Sign up ×
Stack Overflow is a community of 4.7 million programmers, just like you, helping each other. Join them; it only takes a minute:

I've got a class called List_Field that, as the name suggests, builds list input fields. These list input fields allow users to select a single item per list.

I want to be able to build list input fields that would allow users to select multiple items per list, so I have the following dilemma:

Should I do that through implementing a multiple_choice_allowed property into the existing List_Field property, or should I implement a Multiple_Choice_List_Field subclass of the List_Field class?

What's the engineering principle that I should follow when confronted with dilemmas like this one?

share|improve this question
.NET uses property approach itself. – atoMerz May 15 '11 at 13:07
in html, you got your < select > single list and your < select multiple > list, seems to have worked out ok :) – Neil McGuigan Aug 11 '11 at 7:16

5 Answers 5

up vote 19 down vote accepted

Take a look at the SOLID principles. They'll help you in your designs. In particular, the single responsibility principle will tell you not to mix the two concerns in one class, and the Liskov substitution principle will tell you not to create subclasses that break the contract of superclasses, like what you're also proposing.

So what would be the solution in your case? You could create an abstract base class that would be agnostic to the type of selection and then create 2 subclasses, one for single selection and another for multiple selection.

share|improve this answer
That's an interesting suggestion. Is it that you generally avoid extending non-abstract classes or there's something specific in the class in question that makes it a good candidate for the abstract class approach? – Emanuil Rusev May 15 '11 at 13:33
I generally try to avoid overriding concrete behaviors from a base class. It makes a class hierarchy harder to understand. – Jordão May 15 '11 at 16:34
+1 to Jordão for mentioning SRP/SOLID and linking to Uncle Bob – earcam May 24 '11 at 11:54
At sametime it is not follow the OCP (OCP The Open Closed Principle You should be able to extend a classes behavior, without modifying it.) Please correct if I am wrong. – Kamahire May 25 '11 at 12:05

Depends on presence/lack of object evolution - if you want special case, sub-classing or injecting (DI) "select" behaviour (strategy) is good.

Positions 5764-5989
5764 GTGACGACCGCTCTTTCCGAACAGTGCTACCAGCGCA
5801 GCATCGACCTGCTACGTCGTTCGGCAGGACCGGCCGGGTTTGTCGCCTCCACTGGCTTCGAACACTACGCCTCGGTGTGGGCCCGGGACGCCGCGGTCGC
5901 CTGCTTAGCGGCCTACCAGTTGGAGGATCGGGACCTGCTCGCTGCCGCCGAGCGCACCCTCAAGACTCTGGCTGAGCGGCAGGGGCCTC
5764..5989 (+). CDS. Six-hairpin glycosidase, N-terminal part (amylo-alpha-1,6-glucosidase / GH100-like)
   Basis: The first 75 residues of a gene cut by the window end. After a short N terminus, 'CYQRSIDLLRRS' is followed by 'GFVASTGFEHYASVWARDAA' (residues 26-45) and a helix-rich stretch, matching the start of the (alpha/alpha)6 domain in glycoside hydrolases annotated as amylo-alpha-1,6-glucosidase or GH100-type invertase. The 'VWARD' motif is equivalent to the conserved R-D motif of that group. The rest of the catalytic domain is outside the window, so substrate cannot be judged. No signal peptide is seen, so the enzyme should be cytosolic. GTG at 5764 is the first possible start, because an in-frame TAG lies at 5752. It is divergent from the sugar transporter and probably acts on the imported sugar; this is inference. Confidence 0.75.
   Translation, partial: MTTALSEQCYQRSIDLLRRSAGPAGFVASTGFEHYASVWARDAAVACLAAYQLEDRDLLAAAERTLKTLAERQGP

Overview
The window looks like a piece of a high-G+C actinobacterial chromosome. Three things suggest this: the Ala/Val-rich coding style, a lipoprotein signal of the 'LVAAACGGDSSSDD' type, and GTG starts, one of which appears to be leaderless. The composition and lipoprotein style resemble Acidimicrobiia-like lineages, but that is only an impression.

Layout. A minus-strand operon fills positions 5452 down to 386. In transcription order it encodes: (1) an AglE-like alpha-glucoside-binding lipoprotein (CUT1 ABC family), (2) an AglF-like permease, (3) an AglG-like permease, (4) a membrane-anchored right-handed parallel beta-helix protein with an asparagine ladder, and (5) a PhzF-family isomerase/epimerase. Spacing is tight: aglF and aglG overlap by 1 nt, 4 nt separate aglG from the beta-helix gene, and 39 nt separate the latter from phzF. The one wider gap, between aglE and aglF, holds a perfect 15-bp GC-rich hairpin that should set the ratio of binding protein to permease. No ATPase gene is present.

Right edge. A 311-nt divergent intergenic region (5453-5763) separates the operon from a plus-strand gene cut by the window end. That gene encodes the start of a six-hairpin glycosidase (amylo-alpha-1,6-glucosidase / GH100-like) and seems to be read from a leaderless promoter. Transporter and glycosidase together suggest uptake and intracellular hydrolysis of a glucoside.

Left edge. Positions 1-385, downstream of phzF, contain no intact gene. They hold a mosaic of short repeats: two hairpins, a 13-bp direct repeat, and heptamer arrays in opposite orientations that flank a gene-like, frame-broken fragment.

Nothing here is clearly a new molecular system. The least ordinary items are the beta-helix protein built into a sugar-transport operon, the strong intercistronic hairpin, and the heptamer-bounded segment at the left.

But if you also want to allow Field_List to change its behaviour dynamically, then property or mutating method is the only way to go.

Example: Sign-up screen with different "plans" - basic, where you can only select one thing and premium, where you can select as much as you want. Change of plan will switch between drop-down and multiple checkboxes, while still having the very same object including its contents.

I would vote for property/mutate method.

share|improve this answer

Personally I would go for the Multiple_Choice_List_Field way. I don't think there is a strict standard or an engineering principle that would make you to do it one way instead of another. The more important thing here is to choose one way to do it and follow it whenever you encounter such a dilemma. You should be consistent, but which way you go is your own choice.

I would choose the subclass because this way you won't have to bloat your List_Field class with additional checks and requirements. Of course there are other considerations such as if you need to switch the multiple choice and single choice at runtime it would be better to go for the boolean property (although subclass will work too, but doesn't feel natural to me).

The other thing is for List_Field you might need more than a single property to handle multiple choices, depending on your current implementation. For example a new property to return an array of the selected items.

Just do it the way it's most comfortable for you to build and maintain (and eventually extend).

share|improve this answer
-1 to Stormbreaker, this should really be down-marked, but U don't have the heart. No "engineering principle"s ? See the link above provided by Jordão – earcam May 24 '11 at 11:56
Yes, and there are a ton of those and half of them say exactly the opposite of what the other half say. – stormbreaker May 24 '11 at 12:12
(My previous comment should have read "but I don't have the heart" not U). @stormbreaker, can you please refer me to a single principle that contradicts SRP, Liskov, etc? (I don't want to get into a flaming rubbish here but it'd be nice if you'd backup your sweeping statements with some proof) – earcam May 24 '11 at 12:40

Should I do that through implementing a multiple_choice_allowed property into the existing List_Field property

If you can do that, I think it's the best solution because this way you avoid class proliferation. If in doing that you are complicating too much your List_Field class, maybe create a derived class can have some benefits regarding the maintainability of your code.

share|improve this answer
Thats the thing - how do you know when a property complicates a class too much? – Emanuil Rusev May 15 '11 at 13:20
it's quite subjective. For example if you need a lot of if statements in List_Field class to handle different selection methods, and while you are developing the code it increases for achieve that goal, maybe it's not the right approach . – Heisenbug May 15 '11 at 13:24

Personally, I would say neither: instead use a constructor that takes multiple_choice_allowed, and then have a property exposing ListFields as a collection (with just one element when only one is allowed, all of them when more than one is allowed). Make it readonly (which means that you should copy it whenever you return the list).

share|improve this answer

Your Answer


By posting your answer, you agree to the privacy policy and terms of service.

Not the answer you're looking for? Browse other questions tagged or ask your own question.